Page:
IMMIGRATION: Seeing Adolf Home

Even in 1919, when Anna Gosko got her first look at him, Adolf Balaban was no matinee idol. He was an awkward, wistful little fellow with a flat face, jug ears, and old-country manners. He wasn't the smartest man in the world, either. He had been "over" from Poland for six years, had served in the U.S. Army during World War I. He had a laborer's job in a Brooklyn sugar refinery, but he could speak hardly a word of English.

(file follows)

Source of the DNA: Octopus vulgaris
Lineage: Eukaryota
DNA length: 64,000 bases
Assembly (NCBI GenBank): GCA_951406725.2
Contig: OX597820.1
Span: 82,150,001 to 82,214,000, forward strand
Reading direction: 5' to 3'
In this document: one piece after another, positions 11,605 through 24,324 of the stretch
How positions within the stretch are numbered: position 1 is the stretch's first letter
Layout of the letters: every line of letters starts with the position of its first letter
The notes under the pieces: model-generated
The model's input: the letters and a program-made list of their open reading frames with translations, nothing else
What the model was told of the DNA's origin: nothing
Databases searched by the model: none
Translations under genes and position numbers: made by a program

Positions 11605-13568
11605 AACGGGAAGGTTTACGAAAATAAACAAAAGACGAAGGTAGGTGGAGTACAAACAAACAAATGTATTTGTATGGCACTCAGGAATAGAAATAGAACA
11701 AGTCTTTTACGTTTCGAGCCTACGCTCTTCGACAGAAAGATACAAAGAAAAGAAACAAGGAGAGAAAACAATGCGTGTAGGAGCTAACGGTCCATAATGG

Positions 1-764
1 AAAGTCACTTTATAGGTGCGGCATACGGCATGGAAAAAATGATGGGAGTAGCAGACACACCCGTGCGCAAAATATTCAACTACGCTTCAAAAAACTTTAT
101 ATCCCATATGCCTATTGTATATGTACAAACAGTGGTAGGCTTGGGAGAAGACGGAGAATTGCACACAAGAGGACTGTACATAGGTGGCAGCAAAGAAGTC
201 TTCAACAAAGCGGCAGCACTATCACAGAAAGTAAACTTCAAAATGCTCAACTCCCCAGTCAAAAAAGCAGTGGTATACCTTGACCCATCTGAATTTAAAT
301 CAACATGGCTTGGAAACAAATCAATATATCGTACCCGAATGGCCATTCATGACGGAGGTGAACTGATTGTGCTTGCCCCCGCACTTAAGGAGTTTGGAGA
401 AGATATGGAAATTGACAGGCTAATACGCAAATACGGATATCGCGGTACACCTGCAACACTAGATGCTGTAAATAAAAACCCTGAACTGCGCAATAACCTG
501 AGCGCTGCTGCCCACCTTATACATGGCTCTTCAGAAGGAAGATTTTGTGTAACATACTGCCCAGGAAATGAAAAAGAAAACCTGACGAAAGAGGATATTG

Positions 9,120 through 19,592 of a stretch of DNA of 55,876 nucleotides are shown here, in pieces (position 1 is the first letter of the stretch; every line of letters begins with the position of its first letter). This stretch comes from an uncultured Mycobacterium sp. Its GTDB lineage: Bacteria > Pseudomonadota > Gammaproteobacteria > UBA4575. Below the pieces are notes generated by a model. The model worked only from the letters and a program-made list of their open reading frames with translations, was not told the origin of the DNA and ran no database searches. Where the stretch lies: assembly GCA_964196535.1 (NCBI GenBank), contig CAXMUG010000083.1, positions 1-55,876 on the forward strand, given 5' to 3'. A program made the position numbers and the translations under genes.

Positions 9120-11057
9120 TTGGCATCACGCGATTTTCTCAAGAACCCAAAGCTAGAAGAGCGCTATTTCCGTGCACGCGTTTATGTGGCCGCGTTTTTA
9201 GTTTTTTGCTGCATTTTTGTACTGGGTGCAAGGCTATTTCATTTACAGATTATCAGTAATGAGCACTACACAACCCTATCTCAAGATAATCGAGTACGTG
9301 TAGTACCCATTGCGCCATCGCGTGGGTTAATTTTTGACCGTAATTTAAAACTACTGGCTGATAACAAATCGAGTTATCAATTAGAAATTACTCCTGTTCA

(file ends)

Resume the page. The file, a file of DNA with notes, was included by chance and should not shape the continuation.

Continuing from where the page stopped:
Anna, a big handsome Polish girl who had a habit of getting her own way, thought he was wonderful. Adolf...

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